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Poems by Jean Kenward



JEAN KENWARD (b. 1920)

Jean Kenward is known world wide for her poems and rhymes for children, which have appeared in numerous anthologies and radio programmes. Not so well known are poems she has written for adults during a long writing life. We felt the best of these deserved an airing. There are two volumes in slightly overlapping chronological sequence: Up The Lane (poems written between 1940 and 1980) and Further Up The Lane (poems written from roughly 1970 onwards).

“Jean Kenward is a musical poet. She sees the roots of poetry in song. Whether it be a gossamerlight nursery rhyme or a well turned sonnet, it will have that instinctive element of song. Jean’s closeness to nature’s cycles puts her in a direct line with such poets as John Clare, Thomas Hardy, Robert Frost and Edward Thomas” (excerpt from introduction to Up The Lane). 

Both chapbooks are available either with plain covers or with covers that have an original ink illustration by Barbara Sedassy.

Up The Lane contains three sections: Cycles, Creatures, and Different Times, Different People. 




I N    A P R I L   (from Up The Lane)

It was a day that broke up,
suddenly springing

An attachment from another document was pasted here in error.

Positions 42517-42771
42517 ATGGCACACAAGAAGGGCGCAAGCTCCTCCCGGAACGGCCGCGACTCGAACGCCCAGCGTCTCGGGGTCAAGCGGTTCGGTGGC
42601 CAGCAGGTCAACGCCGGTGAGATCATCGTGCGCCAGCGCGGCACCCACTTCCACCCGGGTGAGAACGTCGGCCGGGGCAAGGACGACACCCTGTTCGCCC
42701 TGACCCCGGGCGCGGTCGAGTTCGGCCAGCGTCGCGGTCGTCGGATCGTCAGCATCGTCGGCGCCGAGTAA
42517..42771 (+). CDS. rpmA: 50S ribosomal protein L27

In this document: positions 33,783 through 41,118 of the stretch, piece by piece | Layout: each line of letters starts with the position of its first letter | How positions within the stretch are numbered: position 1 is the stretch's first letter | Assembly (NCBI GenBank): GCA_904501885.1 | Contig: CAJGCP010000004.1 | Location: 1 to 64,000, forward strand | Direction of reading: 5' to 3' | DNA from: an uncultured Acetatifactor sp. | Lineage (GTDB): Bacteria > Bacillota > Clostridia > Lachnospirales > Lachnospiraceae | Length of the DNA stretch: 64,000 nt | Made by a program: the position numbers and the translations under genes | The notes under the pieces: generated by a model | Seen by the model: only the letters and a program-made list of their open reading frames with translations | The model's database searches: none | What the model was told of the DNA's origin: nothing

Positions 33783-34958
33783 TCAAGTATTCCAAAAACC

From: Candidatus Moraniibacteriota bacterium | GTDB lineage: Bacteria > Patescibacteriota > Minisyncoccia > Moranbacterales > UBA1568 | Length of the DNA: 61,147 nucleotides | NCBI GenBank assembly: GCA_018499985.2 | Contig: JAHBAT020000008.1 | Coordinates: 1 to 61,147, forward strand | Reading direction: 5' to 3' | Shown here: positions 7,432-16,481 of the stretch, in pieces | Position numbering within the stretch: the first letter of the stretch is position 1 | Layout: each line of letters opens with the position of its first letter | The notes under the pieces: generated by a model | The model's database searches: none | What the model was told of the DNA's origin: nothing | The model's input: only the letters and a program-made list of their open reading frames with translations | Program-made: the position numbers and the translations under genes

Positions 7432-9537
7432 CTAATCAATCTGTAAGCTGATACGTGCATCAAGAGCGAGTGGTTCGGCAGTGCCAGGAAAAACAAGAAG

into a million fragments.
Then, the sun
became many;
then the meadow
the fractured sun.
It was a day
erupting into brilliant
arrows of fire
and light.
The cherry tree
in a gust of winter
and swilled the lane
with white.

Further Up The Lane also contains three sections: Wonders, Growing, and Migration.




T H E   F I E L D  (from Further Up The Lane)



The field lies like a sleek beast in the sun,
cropped at its edges, furred with a long flare
of toppling grasses – purple, olive, dun. 


Now, in the tumbled centre, gleams of light
assemble among moon daisies, and spare
thistledown wanders in uncertain flight. 


More various, more beautiful and rare
than any ordered garden, tossing bright
breakers of dog-rose, tansy weed and tare, 

the meadow holds its secret. Here, the hot
havoc of humankind has made a mould
body-shaped, in the sweetness of the spot, 

where two – anonymous, unseen – unfurled,
refreshing and refreshed, and were at one
with all that seeds and squanders in the world.

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